House Of The Dragon Won't Depict Sexual Violence, Only 'One Instance Off-Screen'

The somewhat tarnished legacy of "Game of Thrones" is often credited to the show's controversial ending. In the years since the HBO hit aired its 2019 finale, there's been no shortage of outrage and criticism to prove just how much opinions of the long-time cultural phenomenon have soured. But while there's no denying the way that the ending hangs over the series, I'd point to another culprit that plagued the show through its entire eight-season run: the over-reliance on sexual violence and the casual degradation of women.

In the rough and tumble world of Westeros, everything is on the table. Beheadings, hangings, the occasional skull cracking — but nothing was used to illustrate the world's brutality quite like sexual violence. For the most part, this amounted to reminding us just how bleak the world of Thrones could get or showcasing the vile nature of the show's male villains. During a season 4 visit to Craster's Keep, abused women are used as set dressing — a sharp reminder that yes, the man drinking out of a skull is very, very bad. Another season 4 scene veered way off-course from the book's depiction of an encounter between Cersei and Jaime. The resulting scene clearly read as sexual assault, but the episode's director argued otherwise.

For many, the rape of Sansa Stark was a breaking point and the backlash got so loud that Thrones actually seemed to cool it on the sexual assault. But as we prepare to make a return to the wily world of Westeros, fans are getting the queasy feeling that HBO will retread this controversial ground. Should we just expect more of the same form "House of the Dragon"? Thankfully, it looks like the answer is no. The creatives behind the prequel have a new approach to addressing sexual violence.

'We do not depict sexual violence in the show.'

Nearly two weeks ago, "House of the Dragon" co-showrunner Miguel Sapochnik reignited the long-held Thrones outrage when he told The Hollywood Reporter that, in comparison to "Game of Thrones," the prequel series "pulls back" on depictions of sexual violence but "violence against women is still very much part of the world." His words were vague enough that fans suspected the prequel would still spotlight rape in a similarly sickening way. It certainly didn't help that Sapochnik added:

"[We] don't shy away from it. If anything, we're going to shine a light on that aspect. You can't ignore the violence that was perpetrated on women by men in that time. It shouldn't be downplayed and it shouldn't be glorified."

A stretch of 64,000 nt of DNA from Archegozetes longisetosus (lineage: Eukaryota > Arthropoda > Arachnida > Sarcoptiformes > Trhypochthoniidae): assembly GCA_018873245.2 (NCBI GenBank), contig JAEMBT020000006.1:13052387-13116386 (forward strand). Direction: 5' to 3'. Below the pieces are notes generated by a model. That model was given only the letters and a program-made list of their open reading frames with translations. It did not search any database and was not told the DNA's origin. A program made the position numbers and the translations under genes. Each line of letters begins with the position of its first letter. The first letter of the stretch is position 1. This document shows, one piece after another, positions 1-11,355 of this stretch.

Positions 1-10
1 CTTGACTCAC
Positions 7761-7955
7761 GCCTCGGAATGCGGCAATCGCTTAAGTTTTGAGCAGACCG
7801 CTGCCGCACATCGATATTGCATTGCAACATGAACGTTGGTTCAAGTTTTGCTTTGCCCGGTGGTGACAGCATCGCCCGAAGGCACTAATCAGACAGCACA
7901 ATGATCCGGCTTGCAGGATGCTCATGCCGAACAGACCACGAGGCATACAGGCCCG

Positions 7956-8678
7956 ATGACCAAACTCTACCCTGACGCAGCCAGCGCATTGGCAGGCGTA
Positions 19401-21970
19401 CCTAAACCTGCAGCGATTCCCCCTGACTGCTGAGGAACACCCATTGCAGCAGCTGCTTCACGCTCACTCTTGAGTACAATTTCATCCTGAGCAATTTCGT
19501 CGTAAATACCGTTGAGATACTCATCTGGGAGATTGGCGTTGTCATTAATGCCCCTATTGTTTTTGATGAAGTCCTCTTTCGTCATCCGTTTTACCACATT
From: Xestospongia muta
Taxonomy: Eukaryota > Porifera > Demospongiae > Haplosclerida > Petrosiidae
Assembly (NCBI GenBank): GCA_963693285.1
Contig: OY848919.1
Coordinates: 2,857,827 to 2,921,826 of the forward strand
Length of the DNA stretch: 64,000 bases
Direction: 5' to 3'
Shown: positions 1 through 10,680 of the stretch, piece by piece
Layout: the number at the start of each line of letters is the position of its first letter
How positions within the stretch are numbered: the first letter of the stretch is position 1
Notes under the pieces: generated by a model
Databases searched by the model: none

That bit about refusing to ignore or "downplay" the violence sounds an awful lot like the way the "Game of Thrones" showrunners would defend the show's gratuitous depictions of rape: 'it's all about showing the realistic experience of women.' (Medieval realism was very important to the ice zombie/dragon show, of course.) Needless to say, this explanation wasn't particularly well received. "House of the Dragon" writer and executive producer Sarah Hess has since stepped forward to clarify. During a chat with Vanity Fair, Hess went into detail on the prequel's approach:

"I'd like to clarify that we do not depict sexual violence in the show. We handle one instance off-screen, and instead show the aftermath and impact on the victim and the mother of the perpetrator."

Violence and the women of Westeros

"House of the Dragon" centers on the Targaryen rule of Westeros, as King Viserys I prepares to name an heir to the Iron Throne. The ensuing civil war involves a conflict between his daughter and wife, among other powerful lords hoping to control the realm. Once again, Westeros will be shown in all its glory and brutality — now with more dragons than ever! With all that fire and blood, violence is inevitable. And with plenty of women front and center, they won't be exempt from the damage. But as Hess explains, when they refer to the show featuring "violence against women," it isn't necessarily sexual or even physical, for that matter. 

"I think what our show does, and what I'm proud of, is that we choose to focus on the violence against women that is inherent in a patriarchal system," Hess said.

Hess explained that the series will unravel the complex relationships between the young female leads and the adult men in their lives:

"There are many 'historical' or history-based shows that romanticize powerful men in sexual/marriage relationships with women who were actually not of an age to consent, even if they were 'willing.' We put that onscreen, and we don't shy away from the fact that our female leads in the first half of the show are coerced and manipulated into doing the will of adult men. This is done not necessarily by those we would define as rapists or abusers, but often by generally well-meaning men who are unable to see that what they are doing is traumatic and oppressive, because the system that they all live in normalizes it. It's less obvious than rape but just as insidious, though in a different way."

"House of the Dragon" debuts on August 21, 2022 on HBO.